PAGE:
An Alberta couple has been found guilty of failing to provide their son with the necessaries of life, four years after he died of bacterial meningitis. The parents, whose preference for natural remedies over traditional medicine is said to have caused the child's death, could spend up to five years in jail.
David and Collet Stephan were charged a year after their 19-month old son Ezekiel died in March, 2012. The six-week trial concluded on Monday, with the jury, who were instructed by the judge not to make their decisions based on "sympathy, prejudice or fear," wrapping up deliberations in Lethbridge, Alberta in just two days.
The Stephans will be back in court on June 13, when a date will be set for their sentencing.
During the trial, the defence painted the couple as responsible parents who weren't aware of how ill their son was, while the Crown argued that the Stephans didn't do enough to make sure he received the medical care he needed.
Ezekiel had already been sick for over two weeks with what his parents believed was croup and the flu when suddenly he stopped breathing, prompting his parents to call an ambulance.
Up until that point, they had been treating him with natural remedies like smoothies with hot peppers, garlic, onions, and horseradish, the Canadian Press reported.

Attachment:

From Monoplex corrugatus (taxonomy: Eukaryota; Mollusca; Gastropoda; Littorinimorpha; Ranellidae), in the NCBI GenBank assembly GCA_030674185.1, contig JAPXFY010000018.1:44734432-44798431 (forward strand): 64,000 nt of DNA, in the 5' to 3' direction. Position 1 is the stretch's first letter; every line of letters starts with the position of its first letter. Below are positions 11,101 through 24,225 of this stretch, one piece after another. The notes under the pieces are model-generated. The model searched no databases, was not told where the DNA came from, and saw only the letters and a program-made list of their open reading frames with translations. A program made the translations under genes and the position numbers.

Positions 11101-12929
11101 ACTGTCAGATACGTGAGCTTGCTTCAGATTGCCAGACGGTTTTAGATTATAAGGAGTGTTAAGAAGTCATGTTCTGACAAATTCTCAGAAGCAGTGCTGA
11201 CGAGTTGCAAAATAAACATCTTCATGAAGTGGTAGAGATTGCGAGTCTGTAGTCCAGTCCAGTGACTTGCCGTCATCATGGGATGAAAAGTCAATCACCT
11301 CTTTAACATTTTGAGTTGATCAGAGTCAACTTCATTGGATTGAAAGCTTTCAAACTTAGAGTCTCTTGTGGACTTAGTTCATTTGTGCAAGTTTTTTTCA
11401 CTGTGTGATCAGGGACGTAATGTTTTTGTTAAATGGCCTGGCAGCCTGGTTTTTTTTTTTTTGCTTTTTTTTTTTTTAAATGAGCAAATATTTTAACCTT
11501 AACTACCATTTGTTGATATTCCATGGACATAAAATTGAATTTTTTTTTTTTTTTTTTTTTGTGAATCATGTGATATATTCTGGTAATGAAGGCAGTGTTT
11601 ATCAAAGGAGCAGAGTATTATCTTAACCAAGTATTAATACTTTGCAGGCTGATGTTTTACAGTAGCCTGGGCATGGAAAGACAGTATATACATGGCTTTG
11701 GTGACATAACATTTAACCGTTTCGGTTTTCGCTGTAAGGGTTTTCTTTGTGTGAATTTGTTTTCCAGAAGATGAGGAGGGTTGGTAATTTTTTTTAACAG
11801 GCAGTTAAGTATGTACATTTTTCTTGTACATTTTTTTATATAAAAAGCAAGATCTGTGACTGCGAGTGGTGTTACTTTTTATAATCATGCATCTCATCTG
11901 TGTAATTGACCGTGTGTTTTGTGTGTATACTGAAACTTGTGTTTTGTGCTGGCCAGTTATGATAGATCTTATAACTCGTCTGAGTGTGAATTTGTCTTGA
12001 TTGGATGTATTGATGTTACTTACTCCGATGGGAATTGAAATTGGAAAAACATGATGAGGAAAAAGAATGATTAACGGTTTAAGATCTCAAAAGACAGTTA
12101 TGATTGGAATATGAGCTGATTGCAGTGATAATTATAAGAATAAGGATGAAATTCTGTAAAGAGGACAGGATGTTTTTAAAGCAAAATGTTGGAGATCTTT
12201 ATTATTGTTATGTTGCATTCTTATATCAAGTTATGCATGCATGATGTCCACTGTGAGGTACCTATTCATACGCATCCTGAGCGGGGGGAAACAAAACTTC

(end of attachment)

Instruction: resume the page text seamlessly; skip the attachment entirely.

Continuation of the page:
Ezekiel was airlifted to a Calgary hospital, where he was on life support for five days before being taken off.
After a family friend, who is also a registered nurse, told the couple Ezekiel likely had meningitis, Collette researched the disease online and concluded that it was likely viral version, and not the more serious bacterial version. The court heard she then bought an echinacea mixture to treat him, The Canadian Press reported.
According to the official death report, however, the toddler had been suffering bacterial meningitis and neurological dysfunction.
The day before he stopped breathing, the toddler had to lie on a mattress while travelling to a naturopath's office because he was too stiff to sit in a car seat.
But defence lawyer Shawn Buckley said during closing arguments that not a single witness called by either side who had seen the little boy before he was taken to hospital thought he needed immediate medical attention, the Canadian Press reported.
The Stephans have said they were shocked by the charges, which they believe were laid because the Crown wanted to make an example of them for not vaccinating their kids. Ezekiel had never been vaccinated, and neither have the Stephans' three other children.